About the Project
The idea for "Field Notes from the Pleistocene" came from a year's worth of reporting on discoveries in paleoanthropology. With new hominin discoveries being dug up across the world as well as continual advances in genomics and ancient DNA, the subject seemed ripe for a story that could go beyond the facts. That story is told on this website, with blog posts, newsletters, and immersive details like sketches from the explorers' field notes. But almost everything is based on actual science, which you can explore alongside the fictional tale of two scientists traveling back in time.
So what's fact and what's fiction?
The entire story is based heavily on actual scientific research, but of course all of it is blended with the fiction of the story. None of the characters exist, nor does the Origins Mission or the Megatherium Society (although it was inspired by a real group, the Megatherium Club). This means the Mission Control Blog is almost entirely fiction. And unfortunately we haven't figured out time travel yet. A brief list of some items that are entirely factual:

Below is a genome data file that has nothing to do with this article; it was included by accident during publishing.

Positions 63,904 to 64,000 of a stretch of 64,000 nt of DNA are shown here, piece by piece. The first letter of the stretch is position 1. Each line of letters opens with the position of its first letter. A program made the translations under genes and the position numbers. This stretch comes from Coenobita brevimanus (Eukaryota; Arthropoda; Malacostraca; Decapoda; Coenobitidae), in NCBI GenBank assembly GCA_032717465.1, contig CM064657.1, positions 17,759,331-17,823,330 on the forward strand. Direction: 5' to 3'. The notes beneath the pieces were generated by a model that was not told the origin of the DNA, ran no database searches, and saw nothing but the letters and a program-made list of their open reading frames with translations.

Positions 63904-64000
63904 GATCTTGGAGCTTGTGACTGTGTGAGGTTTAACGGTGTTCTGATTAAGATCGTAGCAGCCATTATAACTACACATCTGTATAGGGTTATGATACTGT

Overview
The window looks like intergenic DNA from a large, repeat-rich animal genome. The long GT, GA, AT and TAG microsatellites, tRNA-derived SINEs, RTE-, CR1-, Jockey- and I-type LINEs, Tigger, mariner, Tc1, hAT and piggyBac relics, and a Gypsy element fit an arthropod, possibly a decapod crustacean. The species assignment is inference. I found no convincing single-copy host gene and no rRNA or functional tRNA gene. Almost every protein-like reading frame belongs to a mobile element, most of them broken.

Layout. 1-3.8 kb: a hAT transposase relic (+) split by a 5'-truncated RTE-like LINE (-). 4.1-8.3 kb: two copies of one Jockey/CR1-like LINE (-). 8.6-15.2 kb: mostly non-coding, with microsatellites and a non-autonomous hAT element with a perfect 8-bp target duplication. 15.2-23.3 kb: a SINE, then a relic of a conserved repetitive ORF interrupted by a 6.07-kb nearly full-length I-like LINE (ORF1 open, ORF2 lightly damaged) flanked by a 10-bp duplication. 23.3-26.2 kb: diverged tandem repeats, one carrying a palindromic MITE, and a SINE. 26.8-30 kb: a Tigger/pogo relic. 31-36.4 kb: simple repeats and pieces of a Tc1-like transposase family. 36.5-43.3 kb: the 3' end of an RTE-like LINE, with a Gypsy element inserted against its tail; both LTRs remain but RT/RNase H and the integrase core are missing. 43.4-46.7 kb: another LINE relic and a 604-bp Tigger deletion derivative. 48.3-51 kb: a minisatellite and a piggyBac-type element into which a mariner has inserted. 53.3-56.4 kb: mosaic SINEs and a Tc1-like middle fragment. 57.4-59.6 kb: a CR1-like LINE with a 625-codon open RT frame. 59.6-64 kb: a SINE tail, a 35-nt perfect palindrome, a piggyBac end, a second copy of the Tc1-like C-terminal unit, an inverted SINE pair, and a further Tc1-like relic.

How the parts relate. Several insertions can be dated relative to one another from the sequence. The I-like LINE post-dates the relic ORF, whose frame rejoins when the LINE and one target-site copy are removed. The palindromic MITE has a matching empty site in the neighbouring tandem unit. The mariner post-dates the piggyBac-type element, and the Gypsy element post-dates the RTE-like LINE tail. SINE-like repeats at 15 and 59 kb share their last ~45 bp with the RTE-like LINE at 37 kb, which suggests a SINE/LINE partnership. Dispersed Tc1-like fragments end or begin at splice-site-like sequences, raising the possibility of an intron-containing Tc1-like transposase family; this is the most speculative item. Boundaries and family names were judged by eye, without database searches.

- The timeline of sites and places that the achroniologists are visiting is based on real archaeological sites where fossils have been found
- Most of the hominin species being described are real, including Homo erectus, Paranthropus boisei, Homo floresiensis, Homo naledi, and Homo neanderthalensis. The story with Homo heidelbergensis is a little more complicated, as some paleoanthropologists argue its fossils should be placed in another group. That's actually an ongoing issue in the field: how to classify new discoveries, and where to draw the boundary lines between species that only exist in the fossil record.
- The research questions Andrea and Evelyn occasionally pose are real questions researchers are trying answer.
- Most (but not all) of the plants and the animals described in the Field Notes have been found in the fossil record.
If you want all the details on how science informs the story, visit the "Dig In" blog or subscribe to the newsletter at a higher rate to receive a weekly bibliography that will accompany the story.